Ruger Introduces Single-Seven Chambered in .327

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    With the goal of providing the power of a .357 Magnum in a smaller cartridge marketed for self-defense, Ruger introduced the .327 Federal Magnum, or .327 Fed mag for short, several years ago. Said to have less recoil and muzzle blast, the .327 round was also meant as an improvement upon the .32 H&R Magnum which in itself came about to improve the .32 S&W cartridge. Over the years these cartridge changes accounted for a difference in length and velocity, stepping up from 15,000 psi to the currently available 45,000 psi in modern factory loads, giving the .327 Federal Magnum the velocity as the .357 Magnum without the same level of powerful recoil. Further increases in velocity are also possible through the use of hotter, heavier hunting loads should that better suit your personal needs.

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    Seven years ago, Ruger took this .327 Federal Magnum cartridge and with it offered the SP-101, a small frame revolver with defensive capabilities wrapped in a package that was easy to conceal. In doing this, a trend was started, with other manufacturers soon to follow with several guns of their own. Ruger themselves, however, have not released any firearms chambered in .327 in quite a while. That is, until now, with the arrival of the Single-Seven, which is modeled after the Single-Six but adds in an extra shot.

    Bearing seven chambers instead of six, the Single-Seven is made of steel and fitted with wood grips. The serrated sights include an adjustable rear sight paired with a ramped front sight which screws into place. Instead of offering only one or even two barrel lengths, the Single-Seven boasts three amongst its three available models. These are 4.625 inches, 5.5 inches, and 7.5 inches, making the overall length of the gun 10.125 inches, 11 inches, and 13 inches respectively. The weights in accordance with barrel length are 35.2 ounces, 35.8 ounces, 38 ounces.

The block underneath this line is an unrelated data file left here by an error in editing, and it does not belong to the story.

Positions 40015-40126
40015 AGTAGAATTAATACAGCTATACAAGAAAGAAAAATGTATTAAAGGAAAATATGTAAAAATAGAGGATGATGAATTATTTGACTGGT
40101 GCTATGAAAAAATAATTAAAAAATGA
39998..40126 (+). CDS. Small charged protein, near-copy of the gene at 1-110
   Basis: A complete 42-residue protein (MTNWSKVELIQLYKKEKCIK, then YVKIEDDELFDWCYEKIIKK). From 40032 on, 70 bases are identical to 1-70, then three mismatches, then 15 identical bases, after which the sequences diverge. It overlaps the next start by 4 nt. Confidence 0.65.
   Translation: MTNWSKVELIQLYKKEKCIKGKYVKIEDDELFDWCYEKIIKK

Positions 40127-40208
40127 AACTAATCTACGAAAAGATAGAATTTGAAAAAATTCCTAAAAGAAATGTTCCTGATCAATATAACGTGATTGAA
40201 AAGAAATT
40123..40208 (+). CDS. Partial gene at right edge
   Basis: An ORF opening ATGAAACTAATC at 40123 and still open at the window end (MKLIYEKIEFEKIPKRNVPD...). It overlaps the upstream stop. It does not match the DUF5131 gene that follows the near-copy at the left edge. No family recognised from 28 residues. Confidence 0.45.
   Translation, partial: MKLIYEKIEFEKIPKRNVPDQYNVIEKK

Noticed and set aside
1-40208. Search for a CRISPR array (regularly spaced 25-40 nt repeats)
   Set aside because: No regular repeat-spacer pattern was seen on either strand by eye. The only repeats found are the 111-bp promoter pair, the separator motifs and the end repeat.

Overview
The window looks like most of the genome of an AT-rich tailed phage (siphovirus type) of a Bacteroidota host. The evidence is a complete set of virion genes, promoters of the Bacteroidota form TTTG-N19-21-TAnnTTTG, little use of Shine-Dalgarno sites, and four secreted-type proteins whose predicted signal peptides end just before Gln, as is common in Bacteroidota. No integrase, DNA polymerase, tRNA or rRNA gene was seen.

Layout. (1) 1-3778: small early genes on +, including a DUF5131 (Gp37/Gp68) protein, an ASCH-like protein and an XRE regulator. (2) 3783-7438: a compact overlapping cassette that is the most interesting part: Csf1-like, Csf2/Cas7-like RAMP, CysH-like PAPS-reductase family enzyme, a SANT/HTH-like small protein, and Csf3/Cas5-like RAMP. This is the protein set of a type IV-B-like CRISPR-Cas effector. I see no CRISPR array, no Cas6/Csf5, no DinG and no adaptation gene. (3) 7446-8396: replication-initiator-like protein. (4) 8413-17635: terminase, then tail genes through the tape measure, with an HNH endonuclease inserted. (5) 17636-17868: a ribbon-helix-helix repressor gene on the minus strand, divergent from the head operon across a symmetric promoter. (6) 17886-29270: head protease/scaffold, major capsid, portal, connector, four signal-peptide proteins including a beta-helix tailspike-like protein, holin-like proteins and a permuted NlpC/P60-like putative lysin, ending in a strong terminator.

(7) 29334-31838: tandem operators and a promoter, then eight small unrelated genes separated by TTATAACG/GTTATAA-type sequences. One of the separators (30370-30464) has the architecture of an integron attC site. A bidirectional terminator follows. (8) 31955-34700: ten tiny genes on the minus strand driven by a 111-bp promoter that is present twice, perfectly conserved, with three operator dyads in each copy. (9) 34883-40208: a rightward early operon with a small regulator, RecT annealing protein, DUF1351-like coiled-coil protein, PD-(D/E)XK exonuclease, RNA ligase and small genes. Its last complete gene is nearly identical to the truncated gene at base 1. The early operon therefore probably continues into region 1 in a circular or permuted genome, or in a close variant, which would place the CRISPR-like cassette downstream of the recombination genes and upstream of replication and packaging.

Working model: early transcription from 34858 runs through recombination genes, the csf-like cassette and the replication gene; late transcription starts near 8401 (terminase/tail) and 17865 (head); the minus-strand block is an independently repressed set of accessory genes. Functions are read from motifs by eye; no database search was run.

The modern .327 round is capable of pushing 500 foot-pounds of force at the muzzle, which makes it useful for multiple purposes depending on your preference. The round itself is smaller and lighter than .357 Magnum loads and is capable of moving faster, making its use in the Single-Seven, as well as a the Single-Seven itself, a versatile choice whether you want to shoot targets, keep yourself and your family safe, or feast upon a meal of small game animals.

    If you wish to acquire a Ruger Single-Seven, you will have to do so through Lipsey's as this gun is a dealer exclusive. The MSRP is $659 for all three barrel lengths and there is no telling at this time for how long the Single-Seven will be available. This will likely depend largely on demand, which could lead to longer or shorter availability based on the popularity of the gun and .327 round. There is hope that a lot of interest in this particular round will lead to a resurgence of popularity, ultimately bringing about a release of other firearms chambered in .327 Magnum, but that is a decision Ruger has yet to make or announce as of now.

    Photo: Collector's Firearms

    Is the Single-Seven going to be a part of your collection? How do you feel about the .327 Magnum round as a whole, and would you like to see more of it? Let us know in the comments!

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